The green hype is becoming stronger within various disciplines, modern practices and academic thinking, enforced by concepts such as eco-health, eco-tourism, eco-cities, and eco-engineering. There is currently also an expanded scientific understanding regarding the value and benefits relating to green infrastructure, for both communities and their host cities, linked to broader sustainability and resilience thinking. The integration and implementation of green infrastructure as part of spatial planning approaches and municipal planning, are, however, more complex, especially in South Africa, inflated by limitations of budgets and human resources, development pressures, inequities in terms of green space availability and political legacies of the past. The prevailing approach to spatial planning is further contributing to complexity, linked to misguided perceptions of the function and value of green infrastructure. As such, green spaces are often considered a luxury, and green infrastructure a costly alternative, resulting in green networks being susceptible to land-use changes and under-prioritized in local authority decision-making. Spatial planning, in this sense, may well be a valuable tool to realise the green agenda, encapsulating various initiatives of sustainability as provided by a range of disciplines. This paper aims to clarify the importance and value of green infrastructure planning as a component of spatial planning approaches, in order to inform and encourage local authorities to embed sustainability thinking into city planning and decision-making approaches. It reflects on the decisive role of land-use management to guide the green agenda and refers to some recent planning initiatives. Lastly, it calls for trans-disciplinary planning approaches to build a case towards green(er) cities.

Keywords: green infrastructure, spatial planning, transdisciplinary, integrative

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6 Comparative Sustainability Assessment as a Gauge of Sustainable Community Development in South Africa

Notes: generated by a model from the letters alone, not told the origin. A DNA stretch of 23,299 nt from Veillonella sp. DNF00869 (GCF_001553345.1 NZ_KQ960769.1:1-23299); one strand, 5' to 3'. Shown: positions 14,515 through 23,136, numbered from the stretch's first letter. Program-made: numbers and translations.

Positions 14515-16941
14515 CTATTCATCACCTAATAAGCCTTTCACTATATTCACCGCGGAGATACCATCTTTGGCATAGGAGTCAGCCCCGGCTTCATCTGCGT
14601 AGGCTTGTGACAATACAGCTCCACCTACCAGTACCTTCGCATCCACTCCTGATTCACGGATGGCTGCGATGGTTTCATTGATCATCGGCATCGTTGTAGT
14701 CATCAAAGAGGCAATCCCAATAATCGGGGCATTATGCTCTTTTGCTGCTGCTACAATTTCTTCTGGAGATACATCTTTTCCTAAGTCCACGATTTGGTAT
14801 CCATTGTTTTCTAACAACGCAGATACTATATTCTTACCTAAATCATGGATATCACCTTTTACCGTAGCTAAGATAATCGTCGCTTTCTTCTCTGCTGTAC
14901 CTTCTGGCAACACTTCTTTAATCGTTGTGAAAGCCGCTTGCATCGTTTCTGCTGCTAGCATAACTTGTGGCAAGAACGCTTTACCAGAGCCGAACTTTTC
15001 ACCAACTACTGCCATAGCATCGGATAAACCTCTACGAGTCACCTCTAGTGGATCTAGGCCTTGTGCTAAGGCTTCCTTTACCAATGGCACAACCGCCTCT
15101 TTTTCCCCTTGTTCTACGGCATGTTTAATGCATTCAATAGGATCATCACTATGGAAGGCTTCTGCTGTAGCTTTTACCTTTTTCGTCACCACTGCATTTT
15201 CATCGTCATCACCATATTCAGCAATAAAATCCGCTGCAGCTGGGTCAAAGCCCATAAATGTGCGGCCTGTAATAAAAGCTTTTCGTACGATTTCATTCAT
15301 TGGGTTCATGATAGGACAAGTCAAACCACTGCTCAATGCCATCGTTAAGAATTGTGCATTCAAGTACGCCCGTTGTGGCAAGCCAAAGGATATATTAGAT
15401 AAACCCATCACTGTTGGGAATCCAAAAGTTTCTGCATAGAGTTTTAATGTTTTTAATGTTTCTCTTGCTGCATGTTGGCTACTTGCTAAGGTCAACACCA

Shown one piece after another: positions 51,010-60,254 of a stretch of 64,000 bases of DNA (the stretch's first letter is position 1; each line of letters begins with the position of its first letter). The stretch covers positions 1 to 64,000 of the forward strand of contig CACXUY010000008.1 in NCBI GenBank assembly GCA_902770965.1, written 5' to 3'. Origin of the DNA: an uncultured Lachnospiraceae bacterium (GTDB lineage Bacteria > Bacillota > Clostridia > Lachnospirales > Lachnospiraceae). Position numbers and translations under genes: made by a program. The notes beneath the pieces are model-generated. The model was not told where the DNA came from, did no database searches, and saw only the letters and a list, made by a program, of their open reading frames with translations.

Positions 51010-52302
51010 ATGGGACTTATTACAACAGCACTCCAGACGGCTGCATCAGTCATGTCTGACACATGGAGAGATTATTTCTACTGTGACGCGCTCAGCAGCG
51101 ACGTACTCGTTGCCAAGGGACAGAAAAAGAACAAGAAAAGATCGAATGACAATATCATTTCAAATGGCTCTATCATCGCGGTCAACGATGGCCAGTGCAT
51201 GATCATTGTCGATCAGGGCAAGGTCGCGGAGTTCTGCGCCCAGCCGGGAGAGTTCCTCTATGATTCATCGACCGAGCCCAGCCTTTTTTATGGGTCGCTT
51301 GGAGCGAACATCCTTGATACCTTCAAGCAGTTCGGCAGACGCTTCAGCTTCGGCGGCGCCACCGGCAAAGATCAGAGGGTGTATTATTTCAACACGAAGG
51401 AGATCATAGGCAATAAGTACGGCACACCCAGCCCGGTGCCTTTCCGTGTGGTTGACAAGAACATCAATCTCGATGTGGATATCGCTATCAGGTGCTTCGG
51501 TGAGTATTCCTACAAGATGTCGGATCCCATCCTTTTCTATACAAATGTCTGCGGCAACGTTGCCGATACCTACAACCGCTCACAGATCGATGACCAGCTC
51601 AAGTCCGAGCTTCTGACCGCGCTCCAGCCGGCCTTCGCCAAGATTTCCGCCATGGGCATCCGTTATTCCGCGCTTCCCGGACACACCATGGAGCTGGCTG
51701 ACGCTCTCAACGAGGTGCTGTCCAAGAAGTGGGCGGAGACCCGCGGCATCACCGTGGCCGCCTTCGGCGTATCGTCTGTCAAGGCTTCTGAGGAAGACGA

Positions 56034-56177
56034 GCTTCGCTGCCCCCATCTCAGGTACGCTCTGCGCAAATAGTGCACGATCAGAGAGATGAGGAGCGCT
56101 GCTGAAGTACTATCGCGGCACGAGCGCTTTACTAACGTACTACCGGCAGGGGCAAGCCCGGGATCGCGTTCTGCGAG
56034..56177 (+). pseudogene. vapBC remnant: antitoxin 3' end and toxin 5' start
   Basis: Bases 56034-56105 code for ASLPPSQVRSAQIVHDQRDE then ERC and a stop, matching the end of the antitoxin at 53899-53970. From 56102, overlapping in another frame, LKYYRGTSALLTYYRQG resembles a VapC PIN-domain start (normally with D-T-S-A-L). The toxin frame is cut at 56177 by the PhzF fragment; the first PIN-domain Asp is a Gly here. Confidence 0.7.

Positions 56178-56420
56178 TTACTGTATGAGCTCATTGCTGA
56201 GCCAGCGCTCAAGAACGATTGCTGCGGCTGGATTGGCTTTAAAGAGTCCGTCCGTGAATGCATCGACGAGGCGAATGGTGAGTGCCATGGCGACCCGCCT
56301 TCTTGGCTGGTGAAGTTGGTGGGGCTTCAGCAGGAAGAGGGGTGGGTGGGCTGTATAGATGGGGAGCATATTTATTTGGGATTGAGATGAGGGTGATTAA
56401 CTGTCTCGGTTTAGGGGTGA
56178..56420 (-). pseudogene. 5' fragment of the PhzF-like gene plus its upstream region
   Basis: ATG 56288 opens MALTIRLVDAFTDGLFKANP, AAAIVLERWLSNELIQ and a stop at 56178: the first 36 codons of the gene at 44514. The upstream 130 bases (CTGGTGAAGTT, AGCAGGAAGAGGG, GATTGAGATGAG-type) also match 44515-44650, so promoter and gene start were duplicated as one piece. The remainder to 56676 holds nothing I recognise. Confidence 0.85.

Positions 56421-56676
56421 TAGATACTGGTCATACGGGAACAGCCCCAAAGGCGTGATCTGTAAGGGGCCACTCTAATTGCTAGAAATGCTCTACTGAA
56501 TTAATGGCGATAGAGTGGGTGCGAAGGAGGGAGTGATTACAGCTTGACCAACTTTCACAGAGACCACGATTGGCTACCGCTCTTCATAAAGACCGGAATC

Authors: B. B. van Schalkwyk, C. B. Schoeman, E. J. Cilliers

Abstract:

High levels of urbanisation and the lingering effects of Apartheid have caused South African municipalities to experience difficulties in planning for sustainability and, more specifically, sustainable community development. Sustainable community development is needed in order to achieve more integrated and sustainable towns and cities with an improved living environment and a higher quality of life. Due to this, sustainable community development is of particular relevance to South Africa. Although policies and legislation exist at international, national and local level, there is a lack of suitable planning instruments to guide sustainable community development. Tlokwe Local Municipality is researched in this paper as study area to test and develop planning instruments for sustainable community development. A comparative assessment matrix of sustainability indicators is linked to Multi-Criteria Analysis (MCA) and applied to identify the themes and sub-themes applicable to sustainability in which intervention is required to improve the sustainability rating of the municipality. The result of the comparative sustainability assessment is that the Tlokwe Local Municipality is considered to be relatively sustainable, performing overall better than the three spheres of government against which it was measured. It is recommended that municipalities use the comparative assessment matrix method to determine its level of sustainability when developing respective sectorial plans (SDFs, ITPs, EMFs and IDPs). Areas in which there is a lack of sustainability are highlighted and can consequently be addressed through intervention strategies. The comparative assessment matrix method is a valuable planning instrument with which to achieve sustainable community development.

Keywords: sustainable community development, sustainability indicators, comparative sustainability, urbanisation, development planning, urban management

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5 Variations and Anomalies of the Posterior Cerebral Artery in a South African Population